A writer walks into a room full of rabbis. This sounds like the beginning of a joke, but it’s not. In the words of Woody Allen’s “Broadway Danny Rose,” “It’s the emes.”
Michael Chabon, the literary wunderkind, won a Pulitzer Prize for “The Amazing Adventures of Kavalier & Clay,” which conjured up the American comic book industry in the glory days of the 1930s and 1940s.
In some ways, it's a most natural shidduch. There's Michael Chabon, the Pulitzer Prize-winning novelist whose best-selling 2007 book, "The Yiddish Policemen's Union," marked a turning point in the author's growing exploration of Jewish themes in his fiction. And Joel and Ethan Coen, the maverick filmmakers whose Jewish sensibility has been evident in countless of their movies, but who have yet to fully actualize their Semitic humor in a full-blown Jewish film. Until now. Late last week, the Guardian revealed that the Coens had agreed to write and direct the film adaptation of "The Yiddish Policemen's Union."
Interview with novelist Michael Chabon.
Shysters chase ambulances; critics chase influences. How to characterize this Chandler-Babel stew? Let's try the Hollywood idiom. "The Yiddish Policeman's Union" is Woody Allen meets Cornel Woolrich. No, better, deeper: S.J. Perelman meets Y.L. Peretz meets Harry Turtledove. Martin Amis meets Stanley Elkin who is chatting with Sholom Aleichem about Jorge Luis Borges.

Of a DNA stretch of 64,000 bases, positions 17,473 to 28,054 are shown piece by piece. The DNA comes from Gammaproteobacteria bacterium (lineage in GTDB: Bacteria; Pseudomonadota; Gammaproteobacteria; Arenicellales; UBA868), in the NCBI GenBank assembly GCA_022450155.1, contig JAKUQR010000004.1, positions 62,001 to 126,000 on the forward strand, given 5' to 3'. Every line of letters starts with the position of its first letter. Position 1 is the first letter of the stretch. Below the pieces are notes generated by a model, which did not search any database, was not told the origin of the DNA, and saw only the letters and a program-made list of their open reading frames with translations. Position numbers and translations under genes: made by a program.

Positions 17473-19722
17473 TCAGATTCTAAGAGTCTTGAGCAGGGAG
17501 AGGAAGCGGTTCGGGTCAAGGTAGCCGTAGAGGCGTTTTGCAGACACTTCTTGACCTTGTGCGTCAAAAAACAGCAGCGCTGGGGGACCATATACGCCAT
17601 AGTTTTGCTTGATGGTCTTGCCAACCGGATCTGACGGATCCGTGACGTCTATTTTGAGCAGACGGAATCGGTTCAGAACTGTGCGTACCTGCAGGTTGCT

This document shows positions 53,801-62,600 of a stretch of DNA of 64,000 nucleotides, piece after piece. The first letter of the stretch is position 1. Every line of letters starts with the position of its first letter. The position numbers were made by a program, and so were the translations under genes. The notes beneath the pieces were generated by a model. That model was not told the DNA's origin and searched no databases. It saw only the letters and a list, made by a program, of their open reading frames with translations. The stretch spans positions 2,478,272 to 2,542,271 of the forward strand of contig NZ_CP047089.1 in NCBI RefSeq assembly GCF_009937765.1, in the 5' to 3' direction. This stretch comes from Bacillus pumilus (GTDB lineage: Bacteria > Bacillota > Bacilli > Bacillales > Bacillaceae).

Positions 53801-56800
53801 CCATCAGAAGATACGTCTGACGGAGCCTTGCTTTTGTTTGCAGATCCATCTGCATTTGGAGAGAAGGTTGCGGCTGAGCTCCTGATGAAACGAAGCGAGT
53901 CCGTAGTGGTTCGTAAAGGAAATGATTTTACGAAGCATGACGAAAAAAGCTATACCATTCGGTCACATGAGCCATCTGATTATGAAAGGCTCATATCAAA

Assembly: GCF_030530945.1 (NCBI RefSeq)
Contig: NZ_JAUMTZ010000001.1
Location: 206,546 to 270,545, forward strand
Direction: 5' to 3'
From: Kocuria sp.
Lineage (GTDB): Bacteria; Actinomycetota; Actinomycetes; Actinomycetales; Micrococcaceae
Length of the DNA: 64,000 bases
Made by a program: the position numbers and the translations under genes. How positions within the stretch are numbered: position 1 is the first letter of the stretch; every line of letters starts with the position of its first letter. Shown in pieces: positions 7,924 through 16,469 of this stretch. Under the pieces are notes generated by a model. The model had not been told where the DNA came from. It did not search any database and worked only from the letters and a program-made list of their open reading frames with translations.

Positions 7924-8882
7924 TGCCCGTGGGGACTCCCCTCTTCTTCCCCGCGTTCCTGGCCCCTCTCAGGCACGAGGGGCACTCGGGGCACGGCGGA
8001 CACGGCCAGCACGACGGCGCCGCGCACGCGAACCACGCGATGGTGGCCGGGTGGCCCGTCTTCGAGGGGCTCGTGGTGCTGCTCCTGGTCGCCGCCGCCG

In Spring a reader's fancy turns to thoughts of ... books.
"The Final Solution: A Story of Detection" by Michael Chabon (Fourth Estate/HarperCollins, $16.95).
Depending on their authors' predilections, so-called "literary" novels are often unsettling, disturbing, enlightening or tragicomic. They are not, in the main, much fun. Fun is left to hacks, those genre writers who churn out the chick-lit blockbusters, weepy romances, thrillers, sci-fi fantasies and blood-and-guts horrors that dominate the best-seller lists.
Joe [incredulous]: Jewish superheroes?
Sammy: What, they're all Jewish, superheroes. Superman, you don't think he's Jewish? Coming from the old country, changing his name like that. Clark Kent, only a Jew would pick up a name like that for himself.